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Bank of England will raise interest rates again, warns chief economist

A general view of the Bank of England (BoE) building, the BoE confirmed to raise interest rates to 1.75%, in London, Britain, August 4, 2022. REUTERS/Maja Smiejkowska
Bank of England chief economist Huw Pill warns that a recession is looming. Photo: Maja Smiejkowska/Reuters (Maja Smiejkowska / reuters)

Bank of England chief economist Huw Pill has said that interest rates are likely to rise further as the Bank can’t claim victory in its attempt to stop inflation becoming embedded in the economy.

“What we’re most concerned about is whether this self-sustaining inflation will persist,” Pill told a conference organised by Swiss bank UBS (UBS).

He added that interest rates are likely to rise further, in an attempt to prevent inflation leading to a spiral of higher wages and prices.

“We have done some, and I think there is still more to do,” Pill said. “At some point you have to think what level of rate is appropriate.”


Read more: Interest rates hiked to fresh 33-year high by Bank of England

UK CPI inflation returned to a 40-year high of 10.1% in September on the back of rising food prices and is expected to have risen further in October.

“I think we cannot declare victory against second-round effects, but we are entering a recession. That’s a difficult trade-off environment for monetary policy,” Pill said.

That trade-off saw the Bank make its biggest interest rate rise in 30 years last week, lifting rates to 3%.

"We're not meant to be inflation nutters," Pill said at a conference organised by bank UBS. "We are meant to sort of manage this trade-off in a way that avoids unnecessary, counterproductive maybe, disruptions to the real economy."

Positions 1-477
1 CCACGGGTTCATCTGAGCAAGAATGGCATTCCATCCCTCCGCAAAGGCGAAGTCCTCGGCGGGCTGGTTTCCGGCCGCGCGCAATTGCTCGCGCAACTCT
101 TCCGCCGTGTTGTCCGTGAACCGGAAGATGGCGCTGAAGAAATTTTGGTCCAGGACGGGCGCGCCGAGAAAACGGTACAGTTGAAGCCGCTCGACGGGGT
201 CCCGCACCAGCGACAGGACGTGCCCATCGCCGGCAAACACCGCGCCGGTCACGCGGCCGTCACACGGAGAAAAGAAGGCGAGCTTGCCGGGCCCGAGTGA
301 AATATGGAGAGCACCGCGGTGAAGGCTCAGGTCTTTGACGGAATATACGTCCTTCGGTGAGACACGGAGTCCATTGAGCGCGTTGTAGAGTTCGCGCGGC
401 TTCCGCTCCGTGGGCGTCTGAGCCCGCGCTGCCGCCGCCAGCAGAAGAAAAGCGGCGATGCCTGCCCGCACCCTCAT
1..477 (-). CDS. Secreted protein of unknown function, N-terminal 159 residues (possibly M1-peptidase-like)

The central bank last week raised interest rates by 75 basis points, its largest single hike since 1989, and warned of a prolonged recession while also looking to temper market expectations for further aggressive monetary policy tightening.

Read more: Interest rates: What the Bank of England's biggest hike in 33 years means for you

Deutsche Bank (DB) believes that a deep, long UK recession may have started. The investment bank's chief UK economist, Sanjay Raja, predicted UK GDP fell by 0.6% quarter-on-quarter in July to September, which could be the start of a deep and long recession.

“The drop in Q3 GDP reflects continued weakness in household and business confidence, higher inflation, and higher interest rates in the economy, with household consumption contracting in the quarter, business investment slowing, and government spending falling further,” Raja said.

“We also expect to see a material softening in inventories after two consecutive quarters of historically strong stockpiling, which should push GDP firmly into negative territory,” he added.

Watch: What is a recession and how do we spot one?